Current research on blueberries demonstrates that they may help maintain critical thinking and memory by reducing inflammation, and inhibiting DNA damage in the brain.4 Anthocyanins in blueberries may also improve vascular function and blood flow which can impart protective effects on cognitive health.5* Blueberries, in particular, have been associated with benefits in memory and slowing cognitive decline.6 *
Blueberries can be included in the diet in their fresh, raw form, with organic varieties being the most nutrient-dense choice. Consuming just 1 cup of fresh blueberries is associated with improvements in cognition.7 If fresh blueberries are not an option, blueberry juice or blueberry supplements can be used as an alternative source.
Both citicoline and blueberries offer a variety of potential benefits for the brain.* They contain compounds that can help to provide stabilization in cell structure, which is critical to maintaining proper cell function.* They may also play a crucial role in modulating signaling pathways involved in inflammation, neurotransmission, and enhance neuroplasticity.8 They both provide essential free radical fighting support for the brain.*
Utilizing different pathways that lead to a similar outcome, citicoline and blueberries, are great ways to support brain health. Their neuroprotective effects may promote improved brain function, which can lead to greater longevity and optimal health.*
*These statements have not been evaluated by the Food and Drug Administration. This product is not intended to diagnose, treat, cure or prevent any disease.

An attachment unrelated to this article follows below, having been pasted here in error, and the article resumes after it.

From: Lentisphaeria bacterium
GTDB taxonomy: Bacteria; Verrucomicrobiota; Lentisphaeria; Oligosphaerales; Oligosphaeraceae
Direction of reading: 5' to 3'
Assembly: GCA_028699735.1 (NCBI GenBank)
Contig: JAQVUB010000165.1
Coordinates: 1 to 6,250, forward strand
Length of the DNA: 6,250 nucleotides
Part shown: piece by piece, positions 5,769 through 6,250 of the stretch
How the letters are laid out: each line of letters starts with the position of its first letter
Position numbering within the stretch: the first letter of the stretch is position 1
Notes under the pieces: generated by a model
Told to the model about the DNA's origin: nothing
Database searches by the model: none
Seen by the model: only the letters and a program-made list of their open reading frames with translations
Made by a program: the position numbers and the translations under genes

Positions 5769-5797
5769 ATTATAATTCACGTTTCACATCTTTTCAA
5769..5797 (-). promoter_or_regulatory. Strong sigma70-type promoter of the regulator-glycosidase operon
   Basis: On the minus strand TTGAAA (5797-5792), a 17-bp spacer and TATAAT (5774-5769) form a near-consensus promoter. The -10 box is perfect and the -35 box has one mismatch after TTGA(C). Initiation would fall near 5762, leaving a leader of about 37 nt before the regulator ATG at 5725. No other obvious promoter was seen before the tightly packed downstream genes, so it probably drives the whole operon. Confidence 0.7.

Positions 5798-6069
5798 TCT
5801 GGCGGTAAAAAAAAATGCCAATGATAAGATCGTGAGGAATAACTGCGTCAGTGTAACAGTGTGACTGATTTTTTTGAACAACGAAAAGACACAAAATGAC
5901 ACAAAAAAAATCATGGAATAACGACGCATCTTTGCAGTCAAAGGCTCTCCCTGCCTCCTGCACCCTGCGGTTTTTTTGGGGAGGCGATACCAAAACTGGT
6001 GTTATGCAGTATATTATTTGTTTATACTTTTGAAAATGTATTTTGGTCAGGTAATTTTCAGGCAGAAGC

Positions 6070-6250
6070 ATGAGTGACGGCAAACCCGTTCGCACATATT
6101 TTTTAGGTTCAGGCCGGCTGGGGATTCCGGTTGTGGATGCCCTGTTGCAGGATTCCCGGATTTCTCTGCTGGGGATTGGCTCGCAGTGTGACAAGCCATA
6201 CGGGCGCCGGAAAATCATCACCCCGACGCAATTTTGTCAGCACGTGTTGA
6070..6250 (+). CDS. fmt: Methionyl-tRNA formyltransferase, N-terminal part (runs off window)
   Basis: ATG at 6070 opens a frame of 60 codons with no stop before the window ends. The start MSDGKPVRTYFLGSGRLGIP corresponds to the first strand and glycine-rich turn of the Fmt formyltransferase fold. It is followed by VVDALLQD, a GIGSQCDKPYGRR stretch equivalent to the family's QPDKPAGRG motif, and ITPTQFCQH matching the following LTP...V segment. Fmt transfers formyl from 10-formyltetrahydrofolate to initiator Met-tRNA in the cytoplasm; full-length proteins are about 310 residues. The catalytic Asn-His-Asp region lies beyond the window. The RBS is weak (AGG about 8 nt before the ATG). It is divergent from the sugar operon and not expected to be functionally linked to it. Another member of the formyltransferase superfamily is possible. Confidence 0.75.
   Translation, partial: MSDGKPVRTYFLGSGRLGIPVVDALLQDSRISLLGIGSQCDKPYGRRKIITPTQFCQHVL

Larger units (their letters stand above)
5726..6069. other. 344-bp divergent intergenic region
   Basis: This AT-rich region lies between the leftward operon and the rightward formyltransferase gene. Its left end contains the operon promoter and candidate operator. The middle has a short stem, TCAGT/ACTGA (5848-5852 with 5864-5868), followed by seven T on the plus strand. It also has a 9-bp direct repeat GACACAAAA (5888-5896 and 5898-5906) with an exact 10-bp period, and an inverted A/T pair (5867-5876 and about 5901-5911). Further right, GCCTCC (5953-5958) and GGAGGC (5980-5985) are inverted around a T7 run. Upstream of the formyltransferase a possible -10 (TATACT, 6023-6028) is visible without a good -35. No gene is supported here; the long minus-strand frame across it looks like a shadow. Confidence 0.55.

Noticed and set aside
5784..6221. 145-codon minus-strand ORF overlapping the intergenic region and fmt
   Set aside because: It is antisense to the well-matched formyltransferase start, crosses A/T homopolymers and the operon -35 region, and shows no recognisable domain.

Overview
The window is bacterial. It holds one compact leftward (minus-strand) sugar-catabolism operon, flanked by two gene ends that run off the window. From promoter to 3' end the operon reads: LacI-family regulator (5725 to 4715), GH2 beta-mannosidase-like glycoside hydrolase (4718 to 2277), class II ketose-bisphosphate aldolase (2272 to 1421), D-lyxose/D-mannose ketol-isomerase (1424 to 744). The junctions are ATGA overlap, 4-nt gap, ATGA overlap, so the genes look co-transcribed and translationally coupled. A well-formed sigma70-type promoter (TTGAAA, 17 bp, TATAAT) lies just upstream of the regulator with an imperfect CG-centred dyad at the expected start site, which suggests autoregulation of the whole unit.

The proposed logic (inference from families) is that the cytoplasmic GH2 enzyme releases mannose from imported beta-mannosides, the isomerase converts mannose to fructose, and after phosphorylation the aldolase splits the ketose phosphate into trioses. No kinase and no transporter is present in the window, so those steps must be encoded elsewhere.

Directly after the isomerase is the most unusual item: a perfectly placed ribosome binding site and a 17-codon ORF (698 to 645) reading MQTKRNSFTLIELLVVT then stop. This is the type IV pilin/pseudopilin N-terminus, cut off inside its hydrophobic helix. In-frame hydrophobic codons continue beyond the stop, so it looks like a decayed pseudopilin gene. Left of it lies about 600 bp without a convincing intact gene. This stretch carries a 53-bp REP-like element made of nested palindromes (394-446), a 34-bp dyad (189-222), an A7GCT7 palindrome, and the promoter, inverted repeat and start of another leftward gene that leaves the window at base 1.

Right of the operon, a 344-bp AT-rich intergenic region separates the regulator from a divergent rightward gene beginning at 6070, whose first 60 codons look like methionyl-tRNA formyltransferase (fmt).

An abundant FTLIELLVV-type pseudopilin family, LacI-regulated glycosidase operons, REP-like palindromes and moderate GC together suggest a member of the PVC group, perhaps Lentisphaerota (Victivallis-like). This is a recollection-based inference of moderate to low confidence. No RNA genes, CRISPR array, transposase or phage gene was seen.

1"Secades JJ, Frontera G. CDP-choline: a pharmacological and clinical review. Methods Find Exp Clin Pharmacol. 1995 Oct;17 Suppl B:1-54. Review. PubMed PMID: 8709678.
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3"Parisi, V., Oddone, F., Ziccardi, L., Roberti, G., Coppola, G., & Manni, G. (2018). Citicoline and Retinal Ganglion Cells: Effects on Morphology and Function. Current neuropharmacology, 16(7), 919–932. https://doi.org/10.2174/1570159X15666170703111729
4 "Jie Wei, Guokun Zhang, Xiao Zhang, Dexin Xu, Jun Gao, Jungang Fan, and Zhiquan Zhou Journal of Agricultural and Food Chemistry 2017 65 (29), 5973-5984 DOI: 10.1021/acs.jafc.7b02136
5 "Vauzour D, Camprubi-Robles M, Miquel-Kergoat S, Andres-Lacueva C, Bánáti D, Barberger-Gateau P, Bowman GL, Caberlotto L, Clarke R, Hogervorst E, Kiliaan AJ, Lucca U, Manach C, Minihane AM, Mitchell ES, Perneczky R, Perry H, Roussel AM, Schuermans J, Sijben J, Spencer JP, Thuret S, van de Rest O, Vandewoude M, Wesnes K, Williams RJ, Williams RS, Ramirez M. Nutrition for the ageing brain: Towards evidence for an optimal diet. Ageing Res Rev. 2017 May;35:222-240. doi: 10.1016/j.arr.2016.09.010. Epub 2016 Oct 3. Review. PubMed PMID: 27713095"
6 "Bell L, Lamport DJ, Butler LT, Williams CM. A Review of the Cognitive Effects Observed in Humans Following Acute Supplementation with Flavonoids, and Their
seven.Associated Mechanisms of Action. Nutrients. 2015 Dec 9;7(12):10290-306. doi: 10.3390/nu7125538. Review. PubMed PMID: 26690214; PubMed Central PMCID: PMC4690090.
7." Miller MG, Hamilton DA, Joseph JA, Shukitt-Hale B. Dietary blueberry improves cognition among older adults in a randomized, double-blind, placebo-controlledtrial. Eur J Nutr. 2018 Apr;57(3):1169-1180. doi: 10.1007/s00394-017-1400-8. Epub 2017 Mar 10. PubMed PMID: 28283823
8.Subash, S., Essa, M. M., Al-Adawi, S., Memon, M. A., Manivasagam, T., & Akbar, M. (2014). Neuroprotective effects of berry fruits on neurodegenerative .... Neural regeneration research, 9(16), 1557–1566. https://doi.org/10.4103/1673-5374.139483
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These statements have not been evaluated by the Food and Drug Administration. This product is not intended to diagnose, treat, cure or prevent any disease.